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Utah Records Committee Rules Government, Defense Contractor Can Keep Subsidies Contract Secret

Utah has refused to release key information in its contract to grant tax refunds to Northrop Grumman, which is producing intercontinental ballistic missiles in the state.

Words: Taylor Barnes
Pictures: Taylor Barnes

The Utah State Records Committee (SRC), an administrative body that hears public records disputes each month, ruled last week that the Governor’s Office of Economic Opportunity (GOEO) could keep key information in its contract to subsidize Northrop Grumman’s intercontinental ballistic missile production out of public view, citing a confidentiality agreement signed between the nuclear weapons-maker and the government in 2018.

That confidentiality agreement, however, says that records that can be deemed “protected” under state law are “not to include any final contract between GOED and the company.” (Read the confidentiality agreement between GOED, the precursor to GOEO, and Northrop Grumman here.) Inkstick Media’s attorneys argued that the document the media outlet is seeking should be released because it is indeed the full, final contract between the parties and should be available to the public. 

The government refuses to make public the heart of the agreement, Attachment B, which includes a table with the number of jobs and projected salaries the company must create in order to qualify for the state subsidies.

The SRC ruling stems from a public records request made by Inkstick Media in 2022. The government has released only a redacted version of the economic development contract. (Read that contract here). The government refuses to make public the heart of the agreement, Attachment B, which includes a table with the number of jobs and projected salaries the company must create in order to qualify for the state subsidies.

“This has been very hard for the committee to decide what to do on this because we can see both sides of the case,” said Marie Cornwall, a citizen representative on the committee. “I think it should be on the record that we couldn’t figure out why some of the redactions were redacted.”

State Records Committee
The Utah State Record Committee hearing on July 20, 2023. Photo by Taylor Barnes.

In the cases heard that day before Inkstick Media’s appeal, the records committee deliberated extensively in public, giving petitioners seeking access to police and prison records insight into their decision-making process. However, in Inkstick’s case, the records committee went behind closed doors to view an unredacted copy of the contract; when members returned to the hearing room, one asked the government about the date of the confidentiality agreement, and the committee then voted unanimously in favor of the government and Northrop Grumman.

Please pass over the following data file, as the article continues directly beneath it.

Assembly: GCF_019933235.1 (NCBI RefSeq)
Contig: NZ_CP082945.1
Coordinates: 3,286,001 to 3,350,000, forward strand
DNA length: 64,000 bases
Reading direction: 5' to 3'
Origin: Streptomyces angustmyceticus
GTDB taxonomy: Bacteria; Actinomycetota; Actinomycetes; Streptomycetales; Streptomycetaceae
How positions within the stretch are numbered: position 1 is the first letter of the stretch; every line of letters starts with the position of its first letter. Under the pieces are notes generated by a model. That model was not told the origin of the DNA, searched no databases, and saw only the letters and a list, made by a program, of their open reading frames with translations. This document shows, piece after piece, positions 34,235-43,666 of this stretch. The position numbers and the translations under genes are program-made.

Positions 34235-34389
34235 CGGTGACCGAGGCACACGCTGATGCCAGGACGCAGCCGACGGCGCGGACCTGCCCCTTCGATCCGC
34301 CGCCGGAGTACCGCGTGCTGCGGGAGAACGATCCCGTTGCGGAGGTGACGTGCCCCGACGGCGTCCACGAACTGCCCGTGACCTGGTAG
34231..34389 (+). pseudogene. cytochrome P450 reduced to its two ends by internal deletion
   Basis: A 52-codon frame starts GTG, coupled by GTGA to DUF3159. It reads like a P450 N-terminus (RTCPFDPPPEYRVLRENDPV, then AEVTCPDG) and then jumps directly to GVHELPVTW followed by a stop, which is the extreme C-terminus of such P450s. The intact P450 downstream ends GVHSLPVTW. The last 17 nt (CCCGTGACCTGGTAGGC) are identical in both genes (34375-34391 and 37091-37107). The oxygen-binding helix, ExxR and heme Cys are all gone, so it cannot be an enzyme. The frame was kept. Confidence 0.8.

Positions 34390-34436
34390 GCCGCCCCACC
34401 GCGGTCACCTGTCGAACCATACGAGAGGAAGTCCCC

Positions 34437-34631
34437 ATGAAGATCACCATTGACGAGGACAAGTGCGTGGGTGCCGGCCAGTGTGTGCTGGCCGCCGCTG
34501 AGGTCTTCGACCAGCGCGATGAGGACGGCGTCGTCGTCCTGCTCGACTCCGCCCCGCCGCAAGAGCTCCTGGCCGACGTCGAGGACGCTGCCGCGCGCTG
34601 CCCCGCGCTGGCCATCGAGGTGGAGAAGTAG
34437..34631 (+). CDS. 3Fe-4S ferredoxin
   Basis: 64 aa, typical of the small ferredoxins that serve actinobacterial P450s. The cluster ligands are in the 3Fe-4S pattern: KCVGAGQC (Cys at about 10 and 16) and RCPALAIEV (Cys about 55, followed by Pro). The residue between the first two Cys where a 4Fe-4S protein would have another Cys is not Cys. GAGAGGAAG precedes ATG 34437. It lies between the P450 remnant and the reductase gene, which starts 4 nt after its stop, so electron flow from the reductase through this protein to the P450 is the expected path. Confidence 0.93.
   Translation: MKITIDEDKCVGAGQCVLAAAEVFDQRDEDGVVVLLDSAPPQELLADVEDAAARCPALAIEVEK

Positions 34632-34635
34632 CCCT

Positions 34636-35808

However, the records committee ruling is not final, and Inkstick Media is allowed to appeal the records denial in court.

“Russia and China Are Probably Watching Very Closely”

The debate among attorneys for Inkstick, GOEO, and Northrop Grumman ranged from elementary topics, such as whether all or just some of a final contract needed to be released to the public, to existential ones, such as why the public has an interest in the business of weapons of mass destruction

Northrop Grumman is the largest nuclear weapons contractor in the world, and the new intercontinental ballistic missile is its largest nuclear project, according to the International Campaign to Abolish Nuclear Weapons. 

Rocket Garden outside ICBM plant-2
Rocket Garden outside Northrop Grumman intercontinental ballistic missile plant in Utah. Photo by Taylor Barnes in July 2023.

In light of the nature of the project, Todd Jenson, an assistant attorney general representing GOEO, argued that the redacted information wasn’t just a business or fiscal matter but a national security one. 

“Competitors look at [this type of public record]. Not only business competitors but Russia and China are probably watching very closely what Northrop Grumman is doing. I guarantee they are,” he said. “So it’s not just a national concern or a state concern, but internationally this is a concern.”

Mark Wagner, an attorney representing Northrop Grumman, said the ability to keep such information secret was part of why the defense contractor chose Utah for its intercontinental ballistic missile business as opposed to states like California, Arizona, or Florida that “offer incentives that frankly are financially more generous than what Utah has to offer.”

The confidentiality provisions Utah is citing to keep Northrop Grumman’s economic development contract out of public view, he said, are “part of why they decided to provide their business to the state of Utah, to create the jobs here within the state of Utah.” 

Feature photos were taken by Taylor Barnes on her visit to Utah in July 2023.  

Taylor Barnes

Field Reporter

Taylor Barnes in Inkstick Media's field reporter for military affairs and the defense industry. She is a grantee with the Ploughshares Fund and is based in Atlanta. Follow her work at @tkbarnes. Tips?


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